Dr. Rudolph, who attended the Lewis cases at Hadlai Heights wrote in the same strain. Dr. J.P. Crawford, who had been called to attend the Thuenen case had telephoned the clerk to the same effect.
     Mayor Heinz emphatically stated that hereafter he did not want any cards signed by the city physician returned to the board of health unless he himself, and without any attending physician being present, discovered the case. "The doctor has troubles enough of his own," suggested the mayor, "and he shouldn't shoulder that responsibility. We have to make out our bills to the county from these returns and we must know who is reponsible."

No Attending Physician
     Alderman Phillips stated that one of the smallpox guards at the Schroeder place on Marquette street had come to his home and reported that after the quarantine had been established at that home the patient, who is an adult, was left for 48 hours without an attending physician.
     Dr. Preston stated that it was not his fault because he had notified the patient to send for him when desired.
     Dr. Preston suggested that one physician at a salary be employed to care for all of the smallpox patients. He said the fee is ordinarily $10 per visit in a smallpox case. He stated that doctors did not care to take charge of such cases and could not legally be compelled to do so. His duties obliged him to diagnose the disease, establish and maintain the quarantine and not to wait on the patient.
     Alderman Lindholm asked if a physician was not compelled to go when called upon.
     "Not legally," replied the physician.
     "I can understand and see where he can be held liable," said City Attorney Thuenen. "You can't let a man die through neglect of assisting him."
     The doctor stated thereupon that the fraternity was philanthropic and that forgetfulness of self was characteristic of the cloth.

To Dispense with Guards
     The question as to dispensing with the smallpox guards at the Pauli place came up. There is a day and a night watchman employed there, and it was thought that the night watchman's services might be dispensed with.
     Alderman Bawden did not care to relax the vigor of the quarantine. "Don't let us take down the gates yet," he said. "We may have reason to regret it."
     Dr. Preston stated that the quarantine should endure at least until the 24th inst. which would be one month from the appearance of the eruptions.
     Alderman Lindholm moved that the two guards be retained at the Pauli place until Feb. 24.
     Seconded by Alderman Bawden.
     Dr. Preston voted aye.

The Alma Thuenen Case
     In the case of Alma Thuenen, reported by Dr. J.P. Crawford, Dr. Preston reported two more infections, those of Mildren Thuenen, 3 years old, and Mary McMahon, the 15-year-old domestic, both light cases. The case of Miss McMahon is post vaccination and according to City Attorney Thuenen, the first child taken ill, Miss Alma, is doing the work for the hired girl whose arm is painfully swollen. The city physician stated that the diagnosis showed varioloid in both cases.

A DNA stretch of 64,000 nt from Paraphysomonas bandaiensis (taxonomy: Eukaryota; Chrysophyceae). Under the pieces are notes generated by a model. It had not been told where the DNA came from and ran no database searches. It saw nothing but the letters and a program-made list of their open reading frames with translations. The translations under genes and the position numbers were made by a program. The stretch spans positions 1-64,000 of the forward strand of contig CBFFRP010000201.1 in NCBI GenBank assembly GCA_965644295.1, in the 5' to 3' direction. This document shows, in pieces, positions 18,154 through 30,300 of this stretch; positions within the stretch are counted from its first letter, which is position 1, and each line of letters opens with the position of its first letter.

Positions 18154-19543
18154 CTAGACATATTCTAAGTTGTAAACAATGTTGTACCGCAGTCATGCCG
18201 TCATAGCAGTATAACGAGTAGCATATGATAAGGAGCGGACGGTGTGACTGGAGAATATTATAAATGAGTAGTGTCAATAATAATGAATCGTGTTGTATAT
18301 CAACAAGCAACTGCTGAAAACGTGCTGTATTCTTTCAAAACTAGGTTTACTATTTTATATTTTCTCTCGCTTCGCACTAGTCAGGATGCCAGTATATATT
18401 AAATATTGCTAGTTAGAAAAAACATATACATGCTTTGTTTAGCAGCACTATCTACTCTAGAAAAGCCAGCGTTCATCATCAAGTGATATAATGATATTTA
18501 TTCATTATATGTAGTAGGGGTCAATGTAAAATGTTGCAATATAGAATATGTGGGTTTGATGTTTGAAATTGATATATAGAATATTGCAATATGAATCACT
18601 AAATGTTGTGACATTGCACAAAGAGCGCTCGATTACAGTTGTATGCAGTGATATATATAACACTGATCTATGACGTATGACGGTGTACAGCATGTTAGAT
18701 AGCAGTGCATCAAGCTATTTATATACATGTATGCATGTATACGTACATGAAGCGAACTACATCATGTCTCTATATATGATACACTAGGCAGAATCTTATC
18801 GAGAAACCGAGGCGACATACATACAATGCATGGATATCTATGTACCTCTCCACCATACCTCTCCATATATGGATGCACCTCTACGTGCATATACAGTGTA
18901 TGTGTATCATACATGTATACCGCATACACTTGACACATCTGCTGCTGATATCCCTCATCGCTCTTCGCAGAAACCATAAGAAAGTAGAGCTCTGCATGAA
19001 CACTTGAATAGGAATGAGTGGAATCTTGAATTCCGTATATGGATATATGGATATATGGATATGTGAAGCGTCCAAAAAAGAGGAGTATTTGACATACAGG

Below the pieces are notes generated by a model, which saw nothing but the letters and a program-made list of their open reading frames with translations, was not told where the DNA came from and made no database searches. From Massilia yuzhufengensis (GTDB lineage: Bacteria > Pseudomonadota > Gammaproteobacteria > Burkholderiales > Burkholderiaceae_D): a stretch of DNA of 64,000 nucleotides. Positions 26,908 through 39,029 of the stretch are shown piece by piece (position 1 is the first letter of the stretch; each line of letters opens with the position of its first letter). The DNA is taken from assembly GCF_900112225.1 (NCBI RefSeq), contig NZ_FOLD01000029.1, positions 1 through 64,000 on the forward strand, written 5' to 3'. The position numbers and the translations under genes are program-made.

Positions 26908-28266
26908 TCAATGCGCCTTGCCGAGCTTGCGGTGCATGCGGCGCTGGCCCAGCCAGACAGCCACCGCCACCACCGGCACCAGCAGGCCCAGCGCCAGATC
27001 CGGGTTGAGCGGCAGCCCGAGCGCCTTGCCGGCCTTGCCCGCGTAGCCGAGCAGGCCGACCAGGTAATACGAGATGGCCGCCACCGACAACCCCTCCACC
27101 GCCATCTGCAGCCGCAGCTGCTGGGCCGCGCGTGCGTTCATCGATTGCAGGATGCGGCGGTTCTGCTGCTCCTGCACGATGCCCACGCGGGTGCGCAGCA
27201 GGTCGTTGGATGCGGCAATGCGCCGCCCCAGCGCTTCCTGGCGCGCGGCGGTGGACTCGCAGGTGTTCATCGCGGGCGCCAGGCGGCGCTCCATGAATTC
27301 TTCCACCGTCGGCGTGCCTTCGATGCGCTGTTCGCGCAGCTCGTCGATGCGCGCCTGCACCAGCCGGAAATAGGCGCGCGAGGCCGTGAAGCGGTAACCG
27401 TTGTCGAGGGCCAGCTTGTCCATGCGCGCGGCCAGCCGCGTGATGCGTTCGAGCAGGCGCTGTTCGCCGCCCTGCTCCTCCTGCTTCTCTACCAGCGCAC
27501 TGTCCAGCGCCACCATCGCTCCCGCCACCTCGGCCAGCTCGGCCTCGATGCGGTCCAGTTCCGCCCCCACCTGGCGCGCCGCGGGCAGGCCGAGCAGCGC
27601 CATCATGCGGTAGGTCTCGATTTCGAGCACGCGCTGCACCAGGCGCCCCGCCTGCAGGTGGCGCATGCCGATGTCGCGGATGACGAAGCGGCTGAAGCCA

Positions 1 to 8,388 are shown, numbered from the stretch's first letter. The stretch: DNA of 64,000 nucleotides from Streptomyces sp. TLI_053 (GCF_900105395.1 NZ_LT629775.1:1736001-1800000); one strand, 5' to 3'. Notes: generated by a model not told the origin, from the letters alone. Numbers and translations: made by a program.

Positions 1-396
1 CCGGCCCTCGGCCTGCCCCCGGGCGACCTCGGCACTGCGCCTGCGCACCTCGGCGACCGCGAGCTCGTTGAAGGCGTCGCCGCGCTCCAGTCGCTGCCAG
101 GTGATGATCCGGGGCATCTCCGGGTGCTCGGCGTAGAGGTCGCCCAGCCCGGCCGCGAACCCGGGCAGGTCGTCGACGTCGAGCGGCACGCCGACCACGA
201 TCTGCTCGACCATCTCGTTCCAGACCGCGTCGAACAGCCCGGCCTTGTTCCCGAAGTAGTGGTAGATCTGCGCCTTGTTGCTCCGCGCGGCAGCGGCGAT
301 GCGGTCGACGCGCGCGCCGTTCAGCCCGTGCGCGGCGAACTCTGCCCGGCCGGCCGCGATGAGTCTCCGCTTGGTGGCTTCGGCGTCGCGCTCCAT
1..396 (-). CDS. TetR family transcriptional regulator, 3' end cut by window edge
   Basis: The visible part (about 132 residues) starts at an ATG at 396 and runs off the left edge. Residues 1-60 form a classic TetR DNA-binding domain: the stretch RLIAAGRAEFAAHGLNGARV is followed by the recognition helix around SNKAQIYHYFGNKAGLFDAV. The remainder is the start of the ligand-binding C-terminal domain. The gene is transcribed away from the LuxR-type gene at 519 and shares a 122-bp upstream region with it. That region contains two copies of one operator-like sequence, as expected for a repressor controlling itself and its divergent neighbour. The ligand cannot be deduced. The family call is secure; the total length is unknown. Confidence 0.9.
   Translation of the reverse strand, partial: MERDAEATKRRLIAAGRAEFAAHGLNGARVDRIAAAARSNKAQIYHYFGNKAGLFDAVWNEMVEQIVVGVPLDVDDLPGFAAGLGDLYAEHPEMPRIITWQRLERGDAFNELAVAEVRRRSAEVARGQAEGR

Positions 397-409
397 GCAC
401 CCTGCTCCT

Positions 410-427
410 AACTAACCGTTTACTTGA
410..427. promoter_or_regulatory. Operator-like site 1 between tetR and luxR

"What is varioloid?" was asked.
     "It is the kind of smallpox you get after you are vaccinated." replied the mayor. This provoked laughter.

Doesn't Believe It Is Smallpox
     George Thuenen, through his brother, Henry Thuenen, the city attorney, registered a protest. He contended that his children did not have the smallpox, and therefore objected to Dr. Preston's visit to his home on the ground that he had gone directly to the Wards on Mount street to the Thuenen's thus possibly distributing the infection.
     Mr. Thuenen insisted that his children have not what is called the smallpox ,and has authority for it, as alleged in he person of the old practicing physician who served in the smallpox hospitals in the south when the disease was virulent and the mortality great. Hence Mr. Thuenen did not care to have the city physician come from a house wherein smallpox may exist, into his own home, where he believes it does not exist.

The Causby Guards
     In reference to the retention of two guards at the Causby home on East Locust street, it was suggested that the case was an isolated one, and that the guard might be dispensed with.
     Upon vote Bawden and Preston voted no and Lindholm and Phillips aye.
     "I vote aye," said the mayor.
     Hence the night watchman at the Causby place was ordered removed.

The Other Cases.
     The cases of Thomas and Malvern Iles, of Wm. Bennett, Albert Cook, Nettie Wirtz and the two Wards, and Mr. Schroeder, in Northwest Davenport, and also of Frank Lee Logan, the latest discovered, were all debated. No guards was deemed necessary in the Bennett case, but ordered placed in the Cook, Wards and Logan cases.
     The Wirtz case was quarantined but no guards placed.
     Dr. Preston suggested that Frank Lee Logan be taken to the pest house.
     Mayor Heinz vigorously object on account of the consequent expense.

Source of the Infection
     Dr. Preston stated that he attributes the source of the infection to a tramp who possibly slept in school house No. 1 some 10 or 14 days prior to the infection of Helen Pauli. This, however, he advances as a supposition.

Ten Dollars Out of Pocket
     The doctor stated that he had vaccinated 136 school children at school No. 1 and was out of pocket by $10 worth of virus. He reiterated his former statements that vaccination was a safety measure.
     Much discussion was had as to whether or not the smallpox existed. The mayor considered it chickenpox, or smallpox rash, and Alderman Phillips concurred in the diagnosis. Dr. Preston insisted that it was smallpox though of a non-malignant type. It was surely epidemic. It was a sort of natural vaccination rendering one immune. Still he desired to be upheld in his authority in the extirpation of the disease.
     Quoting from the definition of the disease in the report of the state board of health, the following is found which was pointed out to the reporter: